People have stayed in touch through video conferencing apps like Zoom and Google Meet, so with technology making communication so easy, many will feel their lack of contact with family to be unreasonable. However, everyone has had their own approach to the lockdown and families and friends should provide a support network for each other where possible, while respecting each other’s individual situation.
3. Spending too much time on their smartphone - 29%
Extended periods on screens, especially phones, has been shown to be detrimental to sleep and mental health wellness, and we hardly need any more reason to feel anxious during these times. The guilt here probably ties into other guilt-inducing behaviours in our list, including not getting enough exercise, doing too much online shopping and not learning a new skill.
4. Not saving more money - 26%
Being financially irresponsible is another sore point for Brits during lockdown. With fewer temptations to eat out, although food delivery services are still operating, and nights out being taken away from us, not saving more money during lockdown might be a bit of an oversight.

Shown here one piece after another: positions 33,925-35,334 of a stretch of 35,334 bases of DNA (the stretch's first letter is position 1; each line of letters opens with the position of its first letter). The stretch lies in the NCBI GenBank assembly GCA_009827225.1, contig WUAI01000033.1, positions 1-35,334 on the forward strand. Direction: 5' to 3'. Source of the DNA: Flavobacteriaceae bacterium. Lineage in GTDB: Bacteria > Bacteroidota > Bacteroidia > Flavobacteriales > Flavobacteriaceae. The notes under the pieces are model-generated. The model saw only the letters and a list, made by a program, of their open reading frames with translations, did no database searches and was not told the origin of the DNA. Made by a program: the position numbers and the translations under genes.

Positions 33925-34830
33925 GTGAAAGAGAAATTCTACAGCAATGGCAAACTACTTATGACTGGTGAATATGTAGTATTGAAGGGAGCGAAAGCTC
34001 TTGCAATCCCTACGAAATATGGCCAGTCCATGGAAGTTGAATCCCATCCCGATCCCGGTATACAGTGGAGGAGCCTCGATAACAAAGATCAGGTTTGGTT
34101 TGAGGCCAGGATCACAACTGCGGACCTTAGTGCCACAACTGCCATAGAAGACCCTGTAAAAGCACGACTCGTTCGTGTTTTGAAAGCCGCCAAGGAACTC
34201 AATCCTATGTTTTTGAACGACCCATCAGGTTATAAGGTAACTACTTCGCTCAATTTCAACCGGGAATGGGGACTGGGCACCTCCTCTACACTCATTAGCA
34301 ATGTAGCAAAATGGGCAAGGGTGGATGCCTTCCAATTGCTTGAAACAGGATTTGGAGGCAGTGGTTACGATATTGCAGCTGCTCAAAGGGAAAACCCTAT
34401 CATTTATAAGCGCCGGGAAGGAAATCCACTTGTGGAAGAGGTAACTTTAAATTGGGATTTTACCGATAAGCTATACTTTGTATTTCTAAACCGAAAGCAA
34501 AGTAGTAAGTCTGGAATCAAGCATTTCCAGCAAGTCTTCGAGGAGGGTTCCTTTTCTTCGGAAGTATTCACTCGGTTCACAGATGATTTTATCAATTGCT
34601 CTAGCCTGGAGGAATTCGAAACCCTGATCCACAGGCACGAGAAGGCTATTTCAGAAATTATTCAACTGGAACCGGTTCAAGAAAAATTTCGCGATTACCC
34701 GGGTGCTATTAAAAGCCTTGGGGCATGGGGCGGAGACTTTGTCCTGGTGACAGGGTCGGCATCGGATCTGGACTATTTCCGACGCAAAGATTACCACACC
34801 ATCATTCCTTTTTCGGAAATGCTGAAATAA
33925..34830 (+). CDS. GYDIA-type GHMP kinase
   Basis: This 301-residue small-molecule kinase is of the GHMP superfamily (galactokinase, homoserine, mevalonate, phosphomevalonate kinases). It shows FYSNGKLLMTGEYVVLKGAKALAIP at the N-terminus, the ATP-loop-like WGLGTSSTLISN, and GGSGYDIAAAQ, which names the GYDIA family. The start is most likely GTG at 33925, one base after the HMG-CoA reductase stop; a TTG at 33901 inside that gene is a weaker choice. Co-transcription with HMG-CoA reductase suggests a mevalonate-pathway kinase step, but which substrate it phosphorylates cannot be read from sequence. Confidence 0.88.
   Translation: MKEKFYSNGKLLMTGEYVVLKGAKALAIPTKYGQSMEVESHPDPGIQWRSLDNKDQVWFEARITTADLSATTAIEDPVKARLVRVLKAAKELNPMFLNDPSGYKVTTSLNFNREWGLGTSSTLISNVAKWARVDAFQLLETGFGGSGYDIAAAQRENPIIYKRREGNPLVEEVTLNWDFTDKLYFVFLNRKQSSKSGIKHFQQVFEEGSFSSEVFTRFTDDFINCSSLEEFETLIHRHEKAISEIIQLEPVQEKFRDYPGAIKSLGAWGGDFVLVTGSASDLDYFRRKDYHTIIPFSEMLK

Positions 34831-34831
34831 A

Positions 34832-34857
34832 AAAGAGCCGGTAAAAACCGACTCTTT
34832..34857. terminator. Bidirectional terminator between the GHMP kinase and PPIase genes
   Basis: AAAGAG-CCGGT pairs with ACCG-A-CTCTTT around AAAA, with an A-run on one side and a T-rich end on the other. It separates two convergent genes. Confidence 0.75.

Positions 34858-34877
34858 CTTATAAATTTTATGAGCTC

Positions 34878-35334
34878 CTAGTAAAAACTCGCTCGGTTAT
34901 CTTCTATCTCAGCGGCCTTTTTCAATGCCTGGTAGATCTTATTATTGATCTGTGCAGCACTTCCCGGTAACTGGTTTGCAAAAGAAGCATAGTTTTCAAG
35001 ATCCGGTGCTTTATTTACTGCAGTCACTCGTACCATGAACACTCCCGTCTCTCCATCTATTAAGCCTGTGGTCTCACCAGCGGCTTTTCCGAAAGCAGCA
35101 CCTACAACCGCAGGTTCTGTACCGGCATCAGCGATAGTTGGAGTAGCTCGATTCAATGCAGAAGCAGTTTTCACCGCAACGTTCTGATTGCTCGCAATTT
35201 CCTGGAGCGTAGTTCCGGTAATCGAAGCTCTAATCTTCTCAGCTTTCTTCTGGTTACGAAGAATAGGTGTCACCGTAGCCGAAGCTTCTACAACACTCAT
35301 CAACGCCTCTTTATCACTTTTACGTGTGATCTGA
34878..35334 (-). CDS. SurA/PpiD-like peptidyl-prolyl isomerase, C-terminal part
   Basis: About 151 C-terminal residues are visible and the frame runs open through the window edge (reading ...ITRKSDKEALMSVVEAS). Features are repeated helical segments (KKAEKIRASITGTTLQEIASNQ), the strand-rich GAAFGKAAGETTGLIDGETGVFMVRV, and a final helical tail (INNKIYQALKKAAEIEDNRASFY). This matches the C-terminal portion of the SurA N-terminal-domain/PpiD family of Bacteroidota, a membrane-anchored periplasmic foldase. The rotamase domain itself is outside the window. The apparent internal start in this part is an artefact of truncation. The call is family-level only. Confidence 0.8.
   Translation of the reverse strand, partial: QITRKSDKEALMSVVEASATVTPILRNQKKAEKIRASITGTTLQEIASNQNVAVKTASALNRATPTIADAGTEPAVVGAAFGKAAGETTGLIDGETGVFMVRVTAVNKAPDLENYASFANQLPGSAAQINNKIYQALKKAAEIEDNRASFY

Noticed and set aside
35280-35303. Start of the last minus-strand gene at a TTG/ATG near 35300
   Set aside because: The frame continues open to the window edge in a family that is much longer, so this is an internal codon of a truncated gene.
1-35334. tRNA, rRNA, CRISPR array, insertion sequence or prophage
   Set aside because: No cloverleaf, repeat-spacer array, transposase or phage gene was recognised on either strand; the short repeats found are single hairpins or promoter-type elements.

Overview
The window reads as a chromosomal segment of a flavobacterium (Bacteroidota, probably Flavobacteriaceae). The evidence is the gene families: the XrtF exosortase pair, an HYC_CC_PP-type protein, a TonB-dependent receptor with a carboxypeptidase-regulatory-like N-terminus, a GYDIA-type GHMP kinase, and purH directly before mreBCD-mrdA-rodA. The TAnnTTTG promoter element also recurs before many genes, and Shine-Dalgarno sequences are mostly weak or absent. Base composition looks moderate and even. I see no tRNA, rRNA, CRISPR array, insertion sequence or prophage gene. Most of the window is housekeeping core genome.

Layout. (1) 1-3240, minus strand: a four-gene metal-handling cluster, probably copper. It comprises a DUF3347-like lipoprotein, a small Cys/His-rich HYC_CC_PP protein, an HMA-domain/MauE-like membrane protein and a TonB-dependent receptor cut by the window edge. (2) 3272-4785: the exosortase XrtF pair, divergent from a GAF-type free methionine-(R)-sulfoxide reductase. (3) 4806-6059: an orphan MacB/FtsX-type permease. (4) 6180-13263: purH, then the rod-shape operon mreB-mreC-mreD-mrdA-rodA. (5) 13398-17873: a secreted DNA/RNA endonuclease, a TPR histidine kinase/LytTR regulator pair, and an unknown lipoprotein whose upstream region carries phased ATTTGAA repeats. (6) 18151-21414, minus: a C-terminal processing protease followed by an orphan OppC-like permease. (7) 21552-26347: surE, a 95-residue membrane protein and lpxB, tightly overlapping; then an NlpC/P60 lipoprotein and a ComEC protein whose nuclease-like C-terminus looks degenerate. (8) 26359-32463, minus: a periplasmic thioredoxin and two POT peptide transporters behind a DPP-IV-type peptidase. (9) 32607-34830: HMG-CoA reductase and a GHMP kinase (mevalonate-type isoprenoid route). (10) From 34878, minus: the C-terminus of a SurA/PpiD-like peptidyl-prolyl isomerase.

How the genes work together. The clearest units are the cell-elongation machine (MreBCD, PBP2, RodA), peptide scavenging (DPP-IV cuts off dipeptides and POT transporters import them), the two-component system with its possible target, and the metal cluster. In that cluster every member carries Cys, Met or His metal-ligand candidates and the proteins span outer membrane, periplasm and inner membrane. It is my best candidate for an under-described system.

On the other hand, a lot of people's incomes will have been reduced during lockdown so saving money may not have been top priority for everyone. Instead they would be focusing on more immediate concerns like paying bills, reducing debt and buying essentials. So, whatever their situation, people shouldn’t feel too guilty about not saving during these testing times.
5. Not learning a new skill - 26%
The vast majority of us have been working from home during the lockdown and many others have been furloughed. As a result, many of us have not had to commute during the last few months which could be freeing up an hour or more each day! No wonder so many of us are dismayed we haven’t used the extra time to learn a new skill, especially furloughed workers who may have felt even more pressure to use their time off work to “upskill” and be productive.
However, we should all bear in mind that, if we’re observing social distancing rules, we’re doing our bit.
6. Not donating money to charity - 24%